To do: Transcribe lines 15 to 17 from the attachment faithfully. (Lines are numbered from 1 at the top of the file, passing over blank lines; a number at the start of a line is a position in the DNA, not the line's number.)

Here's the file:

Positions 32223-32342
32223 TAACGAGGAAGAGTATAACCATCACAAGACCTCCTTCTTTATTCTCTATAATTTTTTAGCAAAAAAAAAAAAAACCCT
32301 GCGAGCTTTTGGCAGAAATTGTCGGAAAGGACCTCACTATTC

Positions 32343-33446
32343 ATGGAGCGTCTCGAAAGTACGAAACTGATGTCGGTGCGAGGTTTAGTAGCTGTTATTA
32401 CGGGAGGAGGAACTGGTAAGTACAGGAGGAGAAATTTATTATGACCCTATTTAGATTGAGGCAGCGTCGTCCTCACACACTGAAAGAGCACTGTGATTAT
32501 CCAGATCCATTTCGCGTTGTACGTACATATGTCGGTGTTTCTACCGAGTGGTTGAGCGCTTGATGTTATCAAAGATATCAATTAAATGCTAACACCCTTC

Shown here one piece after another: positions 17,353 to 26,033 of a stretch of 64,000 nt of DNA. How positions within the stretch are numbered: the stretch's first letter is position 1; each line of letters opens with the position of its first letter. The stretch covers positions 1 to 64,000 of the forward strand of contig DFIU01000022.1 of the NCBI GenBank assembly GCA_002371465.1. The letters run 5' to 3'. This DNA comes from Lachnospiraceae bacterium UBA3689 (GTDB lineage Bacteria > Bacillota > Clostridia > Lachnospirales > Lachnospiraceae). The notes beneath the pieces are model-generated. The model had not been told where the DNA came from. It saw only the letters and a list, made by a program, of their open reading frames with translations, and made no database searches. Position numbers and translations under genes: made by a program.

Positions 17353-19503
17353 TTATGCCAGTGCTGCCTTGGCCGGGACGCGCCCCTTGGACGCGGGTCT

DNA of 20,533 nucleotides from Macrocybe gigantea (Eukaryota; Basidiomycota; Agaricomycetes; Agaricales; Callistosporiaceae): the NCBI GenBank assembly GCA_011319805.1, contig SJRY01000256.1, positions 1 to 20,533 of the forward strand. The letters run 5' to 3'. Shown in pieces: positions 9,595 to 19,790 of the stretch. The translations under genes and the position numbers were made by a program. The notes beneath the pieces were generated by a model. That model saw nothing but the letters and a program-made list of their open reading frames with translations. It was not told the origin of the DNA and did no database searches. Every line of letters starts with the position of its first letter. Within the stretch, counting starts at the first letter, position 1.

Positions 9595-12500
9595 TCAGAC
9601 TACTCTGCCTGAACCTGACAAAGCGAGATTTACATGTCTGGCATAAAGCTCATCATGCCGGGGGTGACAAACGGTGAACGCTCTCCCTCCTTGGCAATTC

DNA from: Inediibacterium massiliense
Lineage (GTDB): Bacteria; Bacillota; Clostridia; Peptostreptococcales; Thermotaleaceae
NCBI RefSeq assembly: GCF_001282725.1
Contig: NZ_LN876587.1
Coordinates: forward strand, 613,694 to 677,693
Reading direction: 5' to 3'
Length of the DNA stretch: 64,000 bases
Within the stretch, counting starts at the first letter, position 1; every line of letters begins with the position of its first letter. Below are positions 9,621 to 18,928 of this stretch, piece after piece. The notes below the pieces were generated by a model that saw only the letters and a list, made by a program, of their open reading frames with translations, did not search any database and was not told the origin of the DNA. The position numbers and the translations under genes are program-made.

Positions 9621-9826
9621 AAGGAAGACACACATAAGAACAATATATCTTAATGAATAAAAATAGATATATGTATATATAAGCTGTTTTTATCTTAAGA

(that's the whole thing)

DNA from: Inediibacterium massiliense
Lineage (GTDB): Bacteria; Bacillota; Clostridia; Peptostreptococcales; Thermotaleaceae
NCBI RefSeq assembly: GCF_001282725.1